Measurement

A layered approach to measurements provides a lower cost, continuous assessment. As a part of the measurement process, controls correlated with auditors, engineers, analysts and management provide input into the Enterprise Security Profile Model (ESPM).

A security profile is derived from the measurements of the operational activities where the security controls are implemented. When there is data that connects an enterprise score to a specific performance of a security control, executives are able to answer the questions of “What is the security profile score for the the organization?”

An understanding of the security controls at the operational level enables management to recognize the greatest areas of weakness and strengths. "Vulnerabilities at Tier 3 can be described in terms of the information technologies employed within organizational information systems, the environments in which those systems operate, and/or the lack of or weaknesses in system-specific security controls" (NIST 800-30). The measurement result shows which security controls can be implemented or modified to reduce risk.

Measurements in the model are layered to provide an accurate depiction of the security profile. When an external auditor evaluates an environment, their sampling of the environment is included as an ESPM input. An Analyst may review a specific system within an environment and add to the ESPM. Additionally, Internal Audit completes an evaluation with a different perspective. Measurements of the security controls that are implemented in a scoped environment are input into the model. This layered approach contributes to the overall security profile score.

Organizations have many security control sets that are required for a proper security program or due to regulatory requirements. The ESPM consolidates security control sets into a security control catalog for the organization utilizing the NIST Cyber Security Framework as the central hub. It is within this control catalog which the organization maps the many control sets to a central identifier.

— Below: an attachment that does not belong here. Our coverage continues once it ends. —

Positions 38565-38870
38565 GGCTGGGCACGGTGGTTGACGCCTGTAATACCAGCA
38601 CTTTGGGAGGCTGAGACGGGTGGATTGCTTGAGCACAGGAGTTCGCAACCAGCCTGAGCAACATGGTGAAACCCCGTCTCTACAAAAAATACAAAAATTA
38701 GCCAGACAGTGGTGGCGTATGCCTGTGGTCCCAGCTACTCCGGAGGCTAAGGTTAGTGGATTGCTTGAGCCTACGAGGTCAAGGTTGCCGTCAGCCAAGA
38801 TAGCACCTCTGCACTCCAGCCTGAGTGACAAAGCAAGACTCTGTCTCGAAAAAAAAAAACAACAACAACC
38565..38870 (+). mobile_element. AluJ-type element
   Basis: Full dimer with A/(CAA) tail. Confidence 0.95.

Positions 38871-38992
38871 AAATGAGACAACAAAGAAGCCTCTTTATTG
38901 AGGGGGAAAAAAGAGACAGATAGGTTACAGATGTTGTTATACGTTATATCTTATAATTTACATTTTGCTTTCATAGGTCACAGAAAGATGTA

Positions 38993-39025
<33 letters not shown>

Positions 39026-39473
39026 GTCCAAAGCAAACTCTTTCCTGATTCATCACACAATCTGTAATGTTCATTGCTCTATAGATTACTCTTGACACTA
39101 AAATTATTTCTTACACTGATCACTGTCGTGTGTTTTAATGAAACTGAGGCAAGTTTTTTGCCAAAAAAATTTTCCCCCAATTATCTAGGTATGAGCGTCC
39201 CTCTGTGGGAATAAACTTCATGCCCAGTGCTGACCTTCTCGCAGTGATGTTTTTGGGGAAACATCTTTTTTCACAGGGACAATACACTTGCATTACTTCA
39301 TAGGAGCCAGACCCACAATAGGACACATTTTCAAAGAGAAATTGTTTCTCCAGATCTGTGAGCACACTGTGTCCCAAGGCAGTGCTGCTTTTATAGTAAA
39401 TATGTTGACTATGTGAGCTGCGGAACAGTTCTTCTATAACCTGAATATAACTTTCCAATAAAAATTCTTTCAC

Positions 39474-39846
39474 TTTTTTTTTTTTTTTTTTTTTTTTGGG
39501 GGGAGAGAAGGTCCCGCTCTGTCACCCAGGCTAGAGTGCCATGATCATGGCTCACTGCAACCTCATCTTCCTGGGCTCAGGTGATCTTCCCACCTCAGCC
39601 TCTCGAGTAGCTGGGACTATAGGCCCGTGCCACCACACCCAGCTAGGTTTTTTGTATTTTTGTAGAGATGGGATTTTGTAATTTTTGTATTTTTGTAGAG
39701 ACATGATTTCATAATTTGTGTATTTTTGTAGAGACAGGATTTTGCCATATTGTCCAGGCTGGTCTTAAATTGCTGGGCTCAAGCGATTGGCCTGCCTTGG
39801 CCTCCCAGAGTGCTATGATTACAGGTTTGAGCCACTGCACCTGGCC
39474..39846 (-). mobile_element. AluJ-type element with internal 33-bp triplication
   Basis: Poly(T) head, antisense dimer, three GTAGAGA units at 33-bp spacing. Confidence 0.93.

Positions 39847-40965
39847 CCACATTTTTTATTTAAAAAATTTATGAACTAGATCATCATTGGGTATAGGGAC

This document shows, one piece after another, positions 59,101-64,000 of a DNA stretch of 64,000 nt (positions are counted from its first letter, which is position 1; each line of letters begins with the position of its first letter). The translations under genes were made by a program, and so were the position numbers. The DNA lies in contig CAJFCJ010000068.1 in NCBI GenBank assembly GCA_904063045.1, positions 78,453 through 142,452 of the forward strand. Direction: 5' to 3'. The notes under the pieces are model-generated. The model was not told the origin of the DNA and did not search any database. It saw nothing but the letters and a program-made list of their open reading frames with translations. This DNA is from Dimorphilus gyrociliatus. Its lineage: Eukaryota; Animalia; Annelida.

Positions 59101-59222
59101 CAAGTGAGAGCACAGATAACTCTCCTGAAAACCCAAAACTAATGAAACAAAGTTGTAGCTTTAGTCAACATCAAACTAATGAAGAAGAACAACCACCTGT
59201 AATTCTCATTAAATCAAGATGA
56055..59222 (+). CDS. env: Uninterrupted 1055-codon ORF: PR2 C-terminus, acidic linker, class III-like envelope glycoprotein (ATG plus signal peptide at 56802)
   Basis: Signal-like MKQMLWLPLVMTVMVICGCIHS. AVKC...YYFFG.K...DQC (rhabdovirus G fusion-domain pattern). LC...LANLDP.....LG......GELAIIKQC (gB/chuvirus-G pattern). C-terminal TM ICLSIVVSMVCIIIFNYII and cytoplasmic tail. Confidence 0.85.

Initially, measurements are conducted in the simplest method possible. This enables the assessment activities to be part of the regular operational performance of duties within the environment. Assessments will increasingly become more mature with the use of advanced risk management methods beginning from FIPS 199 & 200, BRAAT, NIST RMF, FRAAP, and progressing to FAIR, OCTAVE, COBIT and others.

The ESPM  relies upon multiple assessments to establish a security profile of the entire organization. The layered analysis and assessment inputs provide an output of a security profile. An appropriate scenario is third-party vendor security reviews. Each vendor may submit different answers to a Standardized Information Gathering (SIG) request. The SIG reports are also layered and show the cumulative security profile of the vendors which interact with the organization. One of the scoped “environments” may be the evaluation of third-party vendors. It may also be an internal segmented network, or the line-of-business evaluating the customer user interface of a web application to the infrastructure database holding customer data.

Each measurement in the ESPM is an important component to build a quantifiable security profile score.